In this case, white has lots of options.

Among them, there are some trick plays.

How about this move? When I was young, I found myself in trouble because of it.

If you laugh at it without thinking, you'll get into trouble.

To be honest, this move is somewhat provocative.

Because of that, many players don't read and play blindly. Then they fail.

So be careful.

At this point, anyone would want to move out somehow.

Black mustn't play here. White will enclose the corner.

This can't be good.

It's nonsense.

This attachment isn't a good move either.

If white answers like this, black can separate white safely.

The location of this stone is weird now.

So it's better for black.

However, white will hane here.

Then, if white pushes here, there's no answer.

Black has to separate this stone, then white will push again.

Because of this white stone, black's in trouble.

Also, capturing this stone is good enough for white.

So don't attach like this.

Basically, these moves don't work, so black needs to come out.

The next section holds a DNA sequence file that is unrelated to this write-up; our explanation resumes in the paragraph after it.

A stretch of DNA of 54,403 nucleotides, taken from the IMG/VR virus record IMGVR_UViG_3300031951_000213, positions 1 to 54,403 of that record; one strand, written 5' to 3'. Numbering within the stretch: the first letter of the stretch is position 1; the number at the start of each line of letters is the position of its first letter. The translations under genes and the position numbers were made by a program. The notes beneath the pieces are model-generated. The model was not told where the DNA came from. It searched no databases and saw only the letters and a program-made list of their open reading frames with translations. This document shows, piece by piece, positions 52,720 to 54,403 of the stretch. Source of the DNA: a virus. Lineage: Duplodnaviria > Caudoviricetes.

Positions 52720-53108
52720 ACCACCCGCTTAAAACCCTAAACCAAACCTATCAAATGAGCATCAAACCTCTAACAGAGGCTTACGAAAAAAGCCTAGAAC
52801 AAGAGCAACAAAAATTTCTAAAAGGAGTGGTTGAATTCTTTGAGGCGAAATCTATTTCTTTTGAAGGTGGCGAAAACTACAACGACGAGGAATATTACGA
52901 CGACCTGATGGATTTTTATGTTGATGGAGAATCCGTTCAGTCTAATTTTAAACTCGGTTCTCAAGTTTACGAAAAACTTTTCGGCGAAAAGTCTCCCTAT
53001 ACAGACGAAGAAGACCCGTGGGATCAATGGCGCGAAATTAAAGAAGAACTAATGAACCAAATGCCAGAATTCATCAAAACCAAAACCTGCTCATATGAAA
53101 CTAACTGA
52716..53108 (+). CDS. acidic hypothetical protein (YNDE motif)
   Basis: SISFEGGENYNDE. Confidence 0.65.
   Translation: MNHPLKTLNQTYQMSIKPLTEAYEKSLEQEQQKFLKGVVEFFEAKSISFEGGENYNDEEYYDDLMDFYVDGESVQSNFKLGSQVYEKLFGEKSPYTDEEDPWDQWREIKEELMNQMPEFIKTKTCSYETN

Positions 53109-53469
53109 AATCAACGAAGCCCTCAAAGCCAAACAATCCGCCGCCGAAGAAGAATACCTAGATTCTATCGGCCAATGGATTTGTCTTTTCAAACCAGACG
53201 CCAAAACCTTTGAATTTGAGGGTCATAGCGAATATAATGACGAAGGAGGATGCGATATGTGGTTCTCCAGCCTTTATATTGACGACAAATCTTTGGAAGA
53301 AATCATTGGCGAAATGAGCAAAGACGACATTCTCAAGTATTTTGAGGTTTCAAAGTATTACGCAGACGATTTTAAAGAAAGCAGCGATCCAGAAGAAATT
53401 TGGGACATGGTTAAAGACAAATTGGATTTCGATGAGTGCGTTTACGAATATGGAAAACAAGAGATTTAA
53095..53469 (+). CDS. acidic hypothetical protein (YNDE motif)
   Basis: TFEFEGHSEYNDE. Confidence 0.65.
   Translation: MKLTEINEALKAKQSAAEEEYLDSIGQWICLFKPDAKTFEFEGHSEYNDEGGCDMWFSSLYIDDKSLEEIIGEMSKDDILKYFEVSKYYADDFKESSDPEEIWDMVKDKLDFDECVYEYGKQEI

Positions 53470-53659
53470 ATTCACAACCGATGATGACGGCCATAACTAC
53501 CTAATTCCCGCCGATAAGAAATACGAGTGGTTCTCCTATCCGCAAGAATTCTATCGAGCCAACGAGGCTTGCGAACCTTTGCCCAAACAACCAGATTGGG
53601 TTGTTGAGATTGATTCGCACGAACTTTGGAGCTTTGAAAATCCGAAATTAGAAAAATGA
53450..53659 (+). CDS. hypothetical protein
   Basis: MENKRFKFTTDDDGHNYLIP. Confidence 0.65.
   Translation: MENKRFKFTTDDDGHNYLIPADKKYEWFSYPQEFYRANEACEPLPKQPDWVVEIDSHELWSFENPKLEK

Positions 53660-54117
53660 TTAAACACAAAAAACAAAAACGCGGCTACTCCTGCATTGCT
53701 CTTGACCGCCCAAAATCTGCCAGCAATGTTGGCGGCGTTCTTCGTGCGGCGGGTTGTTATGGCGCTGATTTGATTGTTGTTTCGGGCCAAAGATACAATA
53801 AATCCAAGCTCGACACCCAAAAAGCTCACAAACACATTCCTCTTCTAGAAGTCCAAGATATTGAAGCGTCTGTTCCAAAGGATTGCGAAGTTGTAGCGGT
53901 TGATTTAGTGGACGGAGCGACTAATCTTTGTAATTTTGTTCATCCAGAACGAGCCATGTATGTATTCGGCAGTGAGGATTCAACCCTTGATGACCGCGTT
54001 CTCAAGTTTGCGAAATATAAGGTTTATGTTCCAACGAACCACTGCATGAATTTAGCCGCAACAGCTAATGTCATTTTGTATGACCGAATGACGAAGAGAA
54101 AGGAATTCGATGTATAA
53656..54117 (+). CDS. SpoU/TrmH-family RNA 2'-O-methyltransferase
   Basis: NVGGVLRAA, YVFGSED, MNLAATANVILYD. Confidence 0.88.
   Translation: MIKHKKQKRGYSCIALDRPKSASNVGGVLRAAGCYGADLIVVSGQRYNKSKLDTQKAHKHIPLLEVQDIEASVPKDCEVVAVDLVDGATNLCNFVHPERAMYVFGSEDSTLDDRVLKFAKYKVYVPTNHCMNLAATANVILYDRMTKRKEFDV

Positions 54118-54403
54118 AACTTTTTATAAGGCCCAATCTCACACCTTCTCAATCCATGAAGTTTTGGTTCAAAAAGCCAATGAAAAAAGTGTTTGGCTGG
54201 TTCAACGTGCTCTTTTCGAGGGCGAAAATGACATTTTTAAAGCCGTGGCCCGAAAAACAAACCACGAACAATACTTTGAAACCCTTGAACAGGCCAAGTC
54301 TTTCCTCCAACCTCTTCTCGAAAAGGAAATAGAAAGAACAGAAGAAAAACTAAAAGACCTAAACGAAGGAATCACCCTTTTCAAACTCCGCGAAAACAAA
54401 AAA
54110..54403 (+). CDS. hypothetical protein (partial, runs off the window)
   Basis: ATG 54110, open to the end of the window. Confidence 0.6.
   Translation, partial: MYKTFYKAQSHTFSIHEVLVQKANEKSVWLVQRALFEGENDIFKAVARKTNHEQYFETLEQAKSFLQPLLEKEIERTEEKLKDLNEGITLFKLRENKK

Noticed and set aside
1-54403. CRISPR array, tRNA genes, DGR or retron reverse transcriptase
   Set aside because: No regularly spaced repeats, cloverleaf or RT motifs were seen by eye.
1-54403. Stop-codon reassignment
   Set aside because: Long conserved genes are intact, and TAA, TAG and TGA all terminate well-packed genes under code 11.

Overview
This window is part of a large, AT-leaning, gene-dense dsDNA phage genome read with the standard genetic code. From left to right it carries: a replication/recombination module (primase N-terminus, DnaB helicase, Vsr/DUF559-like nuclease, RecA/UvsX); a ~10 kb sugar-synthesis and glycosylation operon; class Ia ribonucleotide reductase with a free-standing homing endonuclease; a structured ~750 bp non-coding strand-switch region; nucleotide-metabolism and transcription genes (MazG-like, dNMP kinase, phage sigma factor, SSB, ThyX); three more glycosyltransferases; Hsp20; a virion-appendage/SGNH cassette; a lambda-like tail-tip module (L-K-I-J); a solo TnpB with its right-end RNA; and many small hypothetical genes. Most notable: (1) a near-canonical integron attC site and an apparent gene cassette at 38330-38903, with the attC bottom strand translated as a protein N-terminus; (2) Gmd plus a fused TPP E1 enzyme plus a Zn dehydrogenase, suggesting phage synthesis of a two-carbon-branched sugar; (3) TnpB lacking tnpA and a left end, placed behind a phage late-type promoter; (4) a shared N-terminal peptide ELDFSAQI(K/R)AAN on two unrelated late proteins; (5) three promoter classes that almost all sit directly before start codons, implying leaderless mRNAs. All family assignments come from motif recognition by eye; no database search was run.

How about this kosumi?

Since white's separated, it looks good for black.

But white can attach at 3-3, sacrificing his stone.

If black hanes, white can cut.

After the atari, white moves out. Then black's shape isn't good.

It's none other than the empty triangle.

It's no good.

If black splits like this, white blocks here.

Then black has to capture, and white wedges.

After this extension, it turns out that white's territory is overwhelming.

In contrast, black's moyo is flat.

This isn't good for black either.

Therefore, there's only one move in this situation.

You have to push here.

Of course, white will hane.

You shouldn't block here now.

White will extend and shut black in.

If black attaches, white blocks.

This side is blocked off. It's bad for black.

When white hanes, don't block here.

This attachment doesn't work either.

White will wedge.